Following a decade-long restoration process, the tomb of one of ancient Egypt’s most famous pharaohs; King Tutankhamun, has finally been reopened to visitors.
King Tut was the Pharaoh of the 18 dynasty, ruling between 1332 and 1323 BC.
His father was Akhenaten, one of Egypt’s most controversial Pharaohs.
Tutankhamun became Pharaoh between the age of nine and ten.
His tomb is undoubtedly one of the most famous tombs in the world and is one of the best-known archaeological sites in the world.
The restoration work was carried out by the Getty Conservation Institute which revealed their work for the first time in mesmerizing sets of images.
Recently published photos show off the results of the incredible restoration of the lavishly decorated room – adorned with intricate paintings and designs.
The strange dark spots were not part of the wall art.
Experts believed that the dark spots –microbiological growths on the tomb’s painted wall–were growing.
However, after scientists analyzed a series of historic photographs of the tomb from the mid-1920s, they found no evidence that the spots had grown.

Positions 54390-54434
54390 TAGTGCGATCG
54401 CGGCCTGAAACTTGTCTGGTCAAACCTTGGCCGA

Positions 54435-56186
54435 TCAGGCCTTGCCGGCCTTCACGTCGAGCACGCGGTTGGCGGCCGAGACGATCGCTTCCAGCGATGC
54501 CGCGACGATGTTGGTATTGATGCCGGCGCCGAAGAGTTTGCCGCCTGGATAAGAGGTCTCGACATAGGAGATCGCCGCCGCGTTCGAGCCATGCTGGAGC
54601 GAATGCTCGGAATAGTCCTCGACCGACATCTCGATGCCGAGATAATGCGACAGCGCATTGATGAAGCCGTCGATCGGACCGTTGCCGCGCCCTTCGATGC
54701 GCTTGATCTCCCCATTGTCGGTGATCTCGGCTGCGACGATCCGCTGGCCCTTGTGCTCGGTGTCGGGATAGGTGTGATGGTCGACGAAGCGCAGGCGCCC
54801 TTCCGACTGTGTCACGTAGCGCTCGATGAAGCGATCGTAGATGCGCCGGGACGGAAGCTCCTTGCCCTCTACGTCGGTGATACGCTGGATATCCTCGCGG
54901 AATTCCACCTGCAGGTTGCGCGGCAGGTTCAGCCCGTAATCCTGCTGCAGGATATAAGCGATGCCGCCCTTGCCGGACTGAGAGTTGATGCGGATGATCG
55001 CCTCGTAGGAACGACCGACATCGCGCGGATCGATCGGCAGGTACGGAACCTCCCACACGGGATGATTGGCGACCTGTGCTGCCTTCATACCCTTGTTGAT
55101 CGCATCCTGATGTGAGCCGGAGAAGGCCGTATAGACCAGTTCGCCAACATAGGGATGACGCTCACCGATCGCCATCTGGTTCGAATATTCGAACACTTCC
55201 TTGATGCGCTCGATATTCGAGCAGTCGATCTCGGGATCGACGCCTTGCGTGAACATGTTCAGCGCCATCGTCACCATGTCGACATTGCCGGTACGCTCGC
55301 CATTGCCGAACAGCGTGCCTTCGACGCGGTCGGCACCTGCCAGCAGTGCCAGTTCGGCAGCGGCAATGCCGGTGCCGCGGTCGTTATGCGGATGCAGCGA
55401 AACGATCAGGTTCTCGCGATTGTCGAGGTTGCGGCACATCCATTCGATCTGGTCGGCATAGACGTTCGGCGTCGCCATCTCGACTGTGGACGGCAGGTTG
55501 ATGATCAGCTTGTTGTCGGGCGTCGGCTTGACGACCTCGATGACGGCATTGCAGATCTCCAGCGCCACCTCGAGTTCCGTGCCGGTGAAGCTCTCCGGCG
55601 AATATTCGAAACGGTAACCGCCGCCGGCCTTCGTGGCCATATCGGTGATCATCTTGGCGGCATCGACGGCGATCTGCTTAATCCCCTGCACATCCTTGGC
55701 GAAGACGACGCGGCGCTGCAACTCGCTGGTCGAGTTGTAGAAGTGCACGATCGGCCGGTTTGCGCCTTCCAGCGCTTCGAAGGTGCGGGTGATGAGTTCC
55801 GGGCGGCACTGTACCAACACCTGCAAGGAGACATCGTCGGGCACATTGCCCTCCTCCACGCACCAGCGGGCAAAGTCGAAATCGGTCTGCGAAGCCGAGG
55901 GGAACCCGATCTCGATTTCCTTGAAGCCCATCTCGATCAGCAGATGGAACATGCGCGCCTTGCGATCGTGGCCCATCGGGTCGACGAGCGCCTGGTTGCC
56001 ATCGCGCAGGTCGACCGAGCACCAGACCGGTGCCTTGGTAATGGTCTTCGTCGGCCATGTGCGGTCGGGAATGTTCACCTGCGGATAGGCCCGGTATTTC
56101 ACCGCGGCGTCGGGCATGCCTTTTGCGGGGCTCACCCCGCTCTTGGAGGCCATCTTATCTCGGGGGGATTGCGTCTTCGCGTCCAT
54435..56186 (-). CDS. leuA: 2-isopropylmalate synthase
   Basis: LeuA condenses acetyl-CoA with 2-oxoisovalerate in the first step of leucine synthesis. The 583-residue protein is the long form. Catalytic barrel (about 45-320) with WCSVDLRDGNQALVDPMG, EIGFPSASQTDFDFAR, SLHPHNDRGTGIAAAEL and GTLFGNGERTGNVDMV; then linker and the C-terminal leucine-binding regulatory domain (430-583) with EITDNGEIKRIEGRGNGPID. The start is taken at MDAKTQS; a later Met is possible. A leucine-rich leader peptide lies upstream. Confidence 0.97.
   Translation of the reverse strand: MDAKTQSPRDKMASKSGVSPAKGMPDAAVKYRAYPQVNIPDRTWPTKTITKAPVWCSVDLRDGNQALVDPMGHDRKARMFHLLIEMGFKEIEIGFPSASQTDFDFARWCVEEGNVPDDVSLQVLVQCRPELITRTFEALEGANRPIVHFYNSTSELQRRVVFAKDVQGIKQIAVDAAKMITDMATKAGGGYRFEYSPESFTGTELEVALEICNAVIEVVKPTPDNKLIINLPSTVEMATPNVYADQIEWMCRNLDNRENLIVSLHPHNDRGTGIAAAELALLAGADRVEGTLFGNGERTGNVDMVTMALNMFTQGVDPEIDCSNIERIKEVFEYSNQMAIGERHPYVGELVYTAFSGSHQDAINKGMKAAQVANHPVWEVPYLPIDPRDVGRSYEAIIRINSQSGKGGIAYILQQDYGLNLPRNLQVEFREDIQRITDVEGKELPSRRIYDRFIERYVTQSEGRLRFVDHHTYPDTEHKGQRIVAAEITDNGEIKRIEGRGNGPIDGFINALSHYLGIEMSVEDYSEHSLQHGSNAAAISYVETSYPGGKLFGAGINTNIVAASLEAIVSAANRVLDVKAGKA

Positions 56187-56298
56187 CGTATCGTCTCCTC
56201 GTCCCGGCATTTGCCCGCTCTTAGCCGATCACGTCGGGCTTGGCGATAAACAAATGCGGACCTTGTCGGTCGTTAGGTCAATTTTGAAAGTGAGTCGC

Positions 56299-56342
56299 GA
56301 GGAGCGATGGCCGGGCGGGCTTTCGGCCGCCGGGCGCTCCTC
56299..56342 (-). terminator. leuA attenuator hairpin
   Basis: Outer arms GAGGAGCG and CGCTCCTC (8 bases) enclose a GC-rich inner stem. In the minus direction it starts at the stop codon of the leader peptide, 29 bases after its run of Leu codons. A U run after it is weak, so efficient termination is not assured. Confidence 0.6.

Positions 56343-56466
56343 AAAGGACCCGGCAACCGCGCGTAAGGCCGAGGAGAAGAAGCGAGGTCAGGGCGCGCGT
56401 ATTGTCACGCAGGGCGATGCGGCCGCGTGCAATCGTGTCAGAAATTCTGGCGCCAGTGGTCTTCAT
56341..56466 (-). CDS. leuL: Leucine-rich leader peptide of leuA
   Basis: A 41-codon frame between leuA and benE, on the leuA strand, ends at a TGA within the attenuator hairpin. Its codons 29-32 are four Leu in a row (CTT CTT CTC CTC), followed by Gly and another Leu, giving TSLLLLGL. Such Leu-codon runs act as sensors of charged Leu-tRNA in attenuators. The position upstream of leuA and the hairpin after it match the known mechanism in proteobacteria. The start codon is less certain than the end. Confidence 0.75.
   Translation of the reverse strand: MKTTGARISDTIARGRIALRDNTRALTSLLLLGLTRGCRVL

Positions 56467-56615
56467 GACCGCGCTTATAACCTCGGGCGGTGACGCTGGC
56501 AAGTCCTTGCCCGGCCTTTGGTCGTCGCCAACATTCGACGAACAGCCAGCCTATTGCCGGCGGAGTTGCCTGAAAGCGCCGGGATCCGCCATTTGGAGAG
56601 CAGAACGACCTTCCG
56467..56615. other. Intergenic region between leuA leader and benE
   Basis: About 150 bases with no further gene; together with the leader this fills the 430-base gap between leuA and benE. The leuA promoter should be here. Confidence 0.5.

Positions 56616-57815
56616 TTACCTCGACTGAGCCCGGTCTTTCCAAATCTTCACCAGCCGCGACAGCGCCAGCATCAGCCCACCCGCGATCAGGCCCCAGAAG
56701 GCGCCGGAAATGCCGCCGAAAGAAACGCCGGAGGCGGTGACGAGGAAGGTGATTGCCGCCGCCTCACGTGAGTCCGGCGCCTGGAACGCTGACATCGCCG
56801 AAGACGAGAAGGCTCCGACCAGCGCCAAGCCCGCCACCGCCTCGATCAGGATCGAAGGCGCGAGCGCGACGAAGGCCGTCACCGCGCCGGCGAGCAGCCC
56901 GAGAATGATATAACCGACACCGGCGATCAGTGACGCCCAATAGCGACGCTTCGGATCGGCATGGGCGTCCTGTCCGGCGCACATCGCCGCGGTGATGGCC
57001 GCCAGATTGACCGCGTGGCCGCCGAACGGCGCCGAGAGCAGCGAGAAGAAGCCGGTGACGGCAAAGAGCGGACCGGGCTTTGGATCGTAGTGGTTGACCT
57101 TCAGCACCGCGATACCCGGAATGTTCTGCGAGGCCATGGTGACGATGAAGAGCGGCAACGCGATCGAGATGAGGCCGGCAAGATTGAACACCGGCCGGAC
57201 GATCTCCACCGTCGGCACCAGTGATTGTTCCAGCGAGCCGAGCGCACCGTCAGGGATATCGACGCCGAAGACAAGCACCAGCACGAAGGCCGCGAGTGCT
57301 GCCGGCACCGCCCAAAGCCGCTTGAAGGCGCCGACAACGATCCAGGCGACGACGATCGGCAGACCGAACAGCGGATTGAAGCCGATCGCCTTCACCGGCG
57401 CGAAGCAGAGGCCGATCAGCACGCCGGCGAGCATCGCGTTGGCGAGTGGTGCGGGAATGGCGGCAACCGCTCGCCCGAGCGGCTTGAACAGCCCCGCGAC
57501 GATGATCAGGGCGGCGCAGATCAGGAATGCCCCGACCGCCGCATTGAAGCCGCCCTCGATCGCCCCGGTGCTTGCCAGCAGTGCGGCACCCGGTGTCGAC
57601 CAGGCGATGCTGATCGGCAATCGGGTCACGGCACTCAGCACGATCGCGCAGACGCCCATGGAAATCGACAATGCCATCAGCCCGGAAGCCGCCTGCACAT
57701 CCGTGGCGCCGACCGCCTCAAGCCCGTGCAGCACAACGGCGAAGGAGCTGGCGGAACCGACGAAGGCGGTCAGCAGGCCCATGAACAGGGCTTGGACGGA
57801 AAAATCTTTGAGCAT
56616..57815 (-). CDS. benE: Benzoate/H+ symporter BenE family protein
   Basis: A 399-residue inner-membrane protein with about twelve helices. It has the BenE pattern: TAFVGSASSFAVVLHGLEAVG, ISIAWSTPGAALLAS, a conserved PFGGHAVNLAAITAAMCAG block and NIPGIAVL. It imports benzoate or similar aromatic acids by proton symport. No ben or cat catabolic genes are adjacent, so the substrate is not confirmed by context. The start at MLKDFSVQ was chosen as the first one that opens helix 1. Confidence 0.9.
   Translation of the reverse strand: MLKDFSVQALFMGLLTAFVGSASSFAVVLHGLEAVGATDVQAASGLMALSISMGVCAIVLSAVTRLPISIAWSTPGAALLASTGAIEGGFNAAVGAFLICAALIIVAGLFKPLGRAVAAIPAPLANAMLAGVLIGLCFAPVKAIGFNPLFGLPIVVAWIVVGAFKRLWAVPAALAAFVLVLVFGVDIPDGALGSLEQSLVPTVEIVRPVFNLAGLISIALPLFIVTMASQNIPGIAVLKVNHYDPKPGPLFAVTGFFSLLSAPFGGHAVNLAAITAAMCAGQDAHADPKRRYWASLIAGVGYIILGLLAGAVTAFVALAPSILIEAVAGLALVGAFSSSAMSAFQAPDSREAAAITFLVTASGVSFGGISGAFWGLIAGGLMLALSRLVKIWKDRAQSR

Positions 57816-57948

DNA and chemical analysis were also performed in order to confirm the spots to be microbiological in origin.
Scientists feared that the spots were growing due to human interference by visitors bringing bacteria and dust inside the tomb.
However, the tests revealed that the spots were no longer active and posed no threats to the tomb.
Tutankhamun’s tomb remained untouched since 1323 BC until it was found and opened in November of 1922 by Carter.
The British researcher and his team took 10 years to clear the tomb of the countless treasures that were inside it.
Despite this, the tomb still contains a multitude of objects for visitors to see, including the mummy of Tutankhamen himself ( which is displayed in an oxygen-free case), the Pharaoh’s intricately-designed sarcophagus with its granite lid on the floor beside it, the gilded wooden outermost coffin, as well as the wall paintings of the burial chamber that depict Tut’s life and journey into the afterlife.
Zahi Hawass, Egyptologist and former minister of State for Antiquities in Egypt, said: “Conservation and preservation is important for the future and for this heritage and this great civilization to live forever.”